HUMAN Capital - Summer 2016 - (Page 22)
These days, there is no typical retirement as many retirement
age professionals continue to see new opportunities
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Ten years ago, planning for succession
was trending and at the forefront of
our work as Hr professionals. In the
early 2000s, the baby boomer generation entered the 55-and-over age
group; their retirements were imminent and plans needed to be in place.
We developed frameworks, coached
supervisors and managers, held workforce planning sessions, etc.
Forward to today. The country is bracing itself for a shift in the workforce as
the baby-boomer generation continues to make its move into retirement.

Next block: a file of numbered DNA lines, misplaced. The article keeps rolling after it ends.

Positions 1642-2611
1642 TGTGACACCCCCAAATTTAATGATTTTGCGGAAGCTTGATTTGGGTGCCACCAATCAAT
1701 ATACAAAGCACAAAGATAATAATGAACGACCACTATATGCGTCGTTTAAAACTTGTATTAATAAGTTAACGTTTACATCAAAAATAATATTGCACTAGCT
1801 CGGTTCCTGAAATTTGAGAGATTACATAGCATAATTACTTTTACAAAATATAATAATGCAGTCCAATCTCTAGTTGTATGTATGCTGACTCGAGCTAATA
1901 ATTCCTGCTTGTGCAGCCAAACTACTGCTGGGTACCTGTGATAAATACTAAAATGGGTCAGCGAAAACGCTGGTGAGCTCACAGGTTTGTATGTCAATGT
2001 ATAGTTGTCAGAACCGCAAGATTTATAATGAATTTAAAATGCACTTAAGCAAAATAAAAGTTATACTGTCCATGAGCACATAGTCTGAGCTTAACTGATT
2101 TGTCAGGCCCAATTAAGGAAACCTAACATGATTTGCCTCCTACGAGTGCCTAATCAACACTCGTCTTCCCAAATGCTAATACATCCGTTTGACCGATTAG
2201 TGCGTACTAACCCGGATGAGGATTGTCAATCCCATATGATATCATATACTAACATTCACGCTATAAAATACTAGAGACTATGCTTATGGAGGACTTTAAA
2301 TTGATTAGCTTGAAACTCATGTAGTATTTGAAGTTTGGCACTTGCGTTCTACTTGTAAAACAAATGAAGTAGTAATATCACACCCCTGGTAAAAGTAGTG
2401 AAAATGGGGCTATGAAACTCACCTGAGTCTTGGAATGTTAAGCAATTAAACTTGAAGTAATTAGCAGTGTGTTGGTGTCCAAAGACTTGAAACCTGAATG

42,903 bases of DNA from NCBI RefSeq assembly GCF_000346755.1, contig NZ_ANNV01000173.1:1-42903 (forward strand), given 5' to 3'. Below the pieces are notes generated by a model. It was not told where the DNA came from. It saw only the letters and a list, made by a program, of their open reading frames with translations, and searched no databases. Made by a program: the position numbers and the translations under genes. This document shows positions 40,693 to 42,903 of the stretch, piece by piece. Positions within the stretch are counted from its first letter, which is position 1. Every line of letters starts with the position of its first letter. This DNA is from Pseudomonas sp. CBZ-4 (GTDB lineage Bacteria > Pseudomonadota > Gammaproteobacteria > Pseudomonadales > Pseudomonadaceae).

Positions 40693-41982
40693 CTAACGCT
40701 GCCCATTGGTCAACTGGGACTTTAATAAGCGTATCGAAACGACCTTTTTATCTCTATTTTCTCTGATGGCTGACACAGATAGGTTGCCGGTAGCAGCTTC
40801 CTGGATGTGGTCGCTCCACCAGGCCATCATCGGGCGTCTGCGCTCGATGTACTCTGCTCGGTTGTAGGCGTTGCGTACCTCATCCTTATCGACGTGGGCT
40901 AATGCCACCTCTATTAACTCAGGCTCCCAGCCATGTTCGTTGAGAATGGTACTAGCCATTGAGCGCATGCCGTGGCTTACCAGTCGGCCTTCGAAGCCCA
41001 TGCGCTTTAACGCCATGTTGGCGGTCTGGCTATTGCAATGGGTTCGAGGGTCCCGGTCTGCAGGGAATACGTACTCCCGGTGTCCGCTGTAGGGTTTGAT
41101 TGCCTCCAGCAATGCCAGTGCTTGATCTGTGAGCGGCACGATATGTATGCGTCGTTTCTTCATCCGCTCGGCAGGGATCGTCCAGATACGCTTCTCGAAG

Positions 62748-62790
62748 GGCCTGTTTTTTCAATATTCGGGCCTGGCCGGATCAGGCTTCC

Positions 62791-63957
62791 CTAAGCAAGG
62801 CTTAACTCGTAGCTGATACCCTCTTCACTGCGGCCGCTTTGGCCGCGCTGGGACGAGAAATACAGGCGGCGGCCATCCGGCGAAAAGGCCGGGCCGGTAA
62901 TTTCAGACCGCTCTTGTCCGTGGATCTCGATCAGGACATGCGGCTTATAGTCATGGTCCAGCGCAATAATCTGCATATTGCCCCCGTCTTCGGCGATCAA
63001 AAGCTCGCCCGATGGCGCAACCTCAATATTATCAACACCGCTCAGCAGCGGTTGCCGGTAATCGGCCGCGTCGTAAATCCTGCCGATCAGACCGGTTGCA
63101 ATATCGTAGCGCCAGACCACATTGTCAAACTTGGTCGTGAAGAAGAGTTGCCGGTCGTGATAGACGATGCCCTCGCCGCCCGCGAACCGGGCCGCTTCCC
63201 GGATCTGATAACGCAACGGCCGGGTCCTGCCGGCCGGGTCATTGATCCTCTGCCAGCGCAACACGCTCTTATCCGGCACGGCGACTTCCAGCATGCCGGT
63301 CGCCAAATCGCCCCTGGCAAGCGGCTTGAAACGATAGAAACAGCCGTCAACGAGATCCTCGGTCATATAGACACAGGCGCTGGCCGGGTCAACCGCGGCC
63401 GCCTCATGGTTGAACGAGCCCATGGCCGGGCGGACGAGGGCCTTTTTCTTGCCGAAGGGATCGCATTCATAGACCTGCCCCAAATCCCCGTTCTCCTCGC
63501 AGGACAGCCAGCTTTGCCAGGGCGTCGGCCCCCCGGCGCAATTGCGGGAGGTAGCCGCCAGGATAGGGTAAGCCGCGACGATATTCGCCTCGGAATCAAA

This shift makes way for the highly
anticipated, even larger generation of the millennials. Planning for
succession is still critical; however,
10 years later, the concept of retirement is changing.
In 2015, for the first time, Canada had
more people ages 65 and up, than
under 15. The baby boomer generation now constitutes 27 per cent of
the population, with those over 65
(the traditional age of retirement)
making up 16 per cent of the population. Within the next decade, the 65+
group will make up 25 per cent of the
population of Canada. unlike previous generations, the baby boomers
are expected to retire with greater
health and longer life expectancy,
22 | www.hria.ca
Table of Contents for the Digital Edition of HUMAN Capital - Summer 2016
Career Crossroads – Which Path Should I Follow?
Grow Your HR Career by Helping to Grow Your Organization
Individual Career Pathing: Taking Charge of Your Own Career Path
Career Pathing Case Study: CompuCom Performance Support and Development Strategy
When Organizations Need Career Pathing Options
HR’s Future Career Path
Index of Advertisers/Advertisers.com
HUMAN Capital - Summer 2016